Thousands of rare drugs are stalled in what is often called the “Valley of Death” — the phase where private companies abandon a drug development project because of its high costs coupled with the high risk of failure.
The National Institutes of Health (NIH) and research universities such as Northeastern are at the forefront of a new movement to overcome those obstacles to drug development. It is based on interdisciplinary collaborations between the public and private sectors to discover new therapies, said Dr. Christopher Austin, the scientific director of the NIH’s Center of Translational Therapeutics and the senior advisor for the director of translational research at the National Human Genome Research Institute.
“This is an area of tremendous opportunity and need,” said Austin, explaining that, of about 6,000 rare diseases that affect humans, only about 200 have treatments. “These are areas that have been made scientifically tractable, in some cases, for the first time ever because of advances due to the Genome Project and other scientific breakthroughs so that we now understand the underlying science and physiology of these disorders that we simply didn’t 10 years ago.”
The ecosystem of translation and therapeutic research is changing, Austin said, from the traditional system — in which the nonprofit sector does the basic science while private industry pursues the real-world applications and payoffs — to a new model based on partnerships and collaborations across disciplines and organizations.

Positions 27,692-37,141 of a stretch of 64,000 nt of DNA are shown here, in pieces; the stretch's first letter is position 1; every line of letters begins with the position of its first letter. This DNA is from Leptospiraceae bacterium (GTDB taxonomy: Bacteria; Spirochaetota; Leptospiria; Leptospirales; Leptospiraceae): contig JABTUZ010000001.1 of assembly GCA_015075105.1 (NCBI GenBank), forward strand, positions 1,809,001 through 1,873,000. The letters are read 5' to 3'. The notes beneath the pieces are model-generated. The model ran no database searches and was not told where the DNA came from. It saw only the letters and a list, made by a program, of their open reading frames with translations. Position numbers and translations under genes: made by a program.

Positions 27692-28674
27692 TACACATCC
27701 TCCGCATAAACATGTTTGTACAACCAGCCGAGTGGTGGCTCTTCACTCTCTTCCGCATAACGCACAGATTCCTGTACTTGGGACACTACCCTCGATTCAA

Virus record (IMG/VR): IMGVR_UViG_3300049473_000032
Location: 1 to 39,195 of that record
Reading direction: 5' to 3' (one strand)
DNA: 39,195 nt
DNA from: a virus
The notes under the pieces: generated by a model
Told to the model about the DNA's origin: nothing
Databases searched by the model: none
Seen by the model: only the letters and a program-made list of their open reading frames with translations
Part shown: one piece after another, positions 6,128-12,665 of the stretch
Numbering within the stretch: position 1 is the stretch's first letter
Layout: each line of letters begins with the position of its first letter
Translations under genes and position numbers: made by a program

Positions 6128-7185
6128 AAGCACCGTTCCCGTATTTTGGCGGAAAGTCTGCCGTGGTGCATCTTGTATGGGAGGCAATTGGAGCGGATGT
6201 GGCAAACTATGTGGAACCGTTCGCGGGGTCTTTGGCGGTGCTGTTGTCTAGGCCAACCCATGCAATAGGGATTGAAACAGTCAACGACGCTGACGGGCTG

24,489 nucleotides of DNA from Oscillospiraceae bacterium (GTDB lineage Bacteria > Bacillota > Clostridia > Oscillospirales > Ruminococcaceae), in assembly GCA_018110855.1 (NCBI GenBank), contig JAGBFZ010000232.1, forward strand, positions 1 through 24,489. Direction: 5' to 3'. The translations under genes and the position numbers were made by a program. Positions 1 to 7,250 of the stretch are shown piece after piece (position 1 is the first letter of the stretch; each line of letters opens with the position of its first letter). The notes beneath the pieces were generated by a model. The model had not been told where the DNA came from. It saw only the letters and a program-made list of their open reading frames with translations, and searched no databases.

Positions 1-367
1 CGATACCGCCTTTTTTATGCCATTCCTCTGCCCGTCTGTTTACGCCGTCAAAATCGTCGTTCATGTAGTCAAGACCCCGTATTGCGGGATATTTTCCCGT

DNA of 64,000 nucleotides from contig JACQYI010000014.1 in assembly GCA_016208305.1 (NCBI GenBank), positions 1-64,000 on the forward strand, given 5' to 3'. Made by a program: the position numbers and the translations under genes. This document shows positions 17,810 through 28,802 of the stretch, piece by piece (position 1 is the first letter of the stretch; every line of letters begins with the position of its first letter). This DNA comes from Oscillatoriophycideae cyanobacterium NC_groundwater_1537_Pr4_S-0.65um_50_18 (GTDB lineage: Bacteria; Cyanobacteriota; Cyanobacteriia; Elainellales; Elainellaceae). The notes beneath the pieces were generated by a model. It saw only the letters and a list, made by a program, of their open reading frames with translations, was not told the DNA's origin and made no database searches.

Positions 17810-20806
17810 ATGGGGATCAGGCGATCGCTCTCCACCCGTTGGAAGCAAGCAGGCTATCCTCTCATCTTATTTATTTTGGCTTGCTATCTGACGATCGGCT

Institutions such as Northeastern are at the forefront of this solution-focused research, for which the NIH is developing milestones to help drug developers move through the necessary steps ahead of human drug trials. Teams work across disciplines — and with researchers from other universities and institutions — to achieve tangible goals to benefit society.
“I think what is going on at Northeastern is a perfect example of this,” Austin said. “This translation of research is obligatorily a team sport and obligatorily a collaborative enterprise in which tremendously skilled researchers from a number of disciplines are required to get a discovery from its basic, mechanistic stage to a point where it would be useful in the real world.”
Universities are also important to the NIH’s work, Austin said, because they train the next generation of scientists and researchers who will work in both the private and public spheres on problems relating to disease and public health.
“The training of people in these areas of chemistry, engineering, bioengineering, information technology and other explicitly deliverable research — applied research — is a huge opportunity and an important mission,” he said.
This shift toward results-based research also leads to outcomes that are easier for political leaders and policy makers to digest than basic, fundamental scientific advancements without real-world applications, allowing for more resources to be devoted to these important projects.
“As someone who works in the public policy space and spends a lot of my time advocating for NIH funding, these paradigm shifts to a focus on applications is extremely helpful because it makes scientific research more tangible for policy makers,” said Tim Leshan, Northeastern’s vice president for government relations and a former colleague of Austin at the NIH.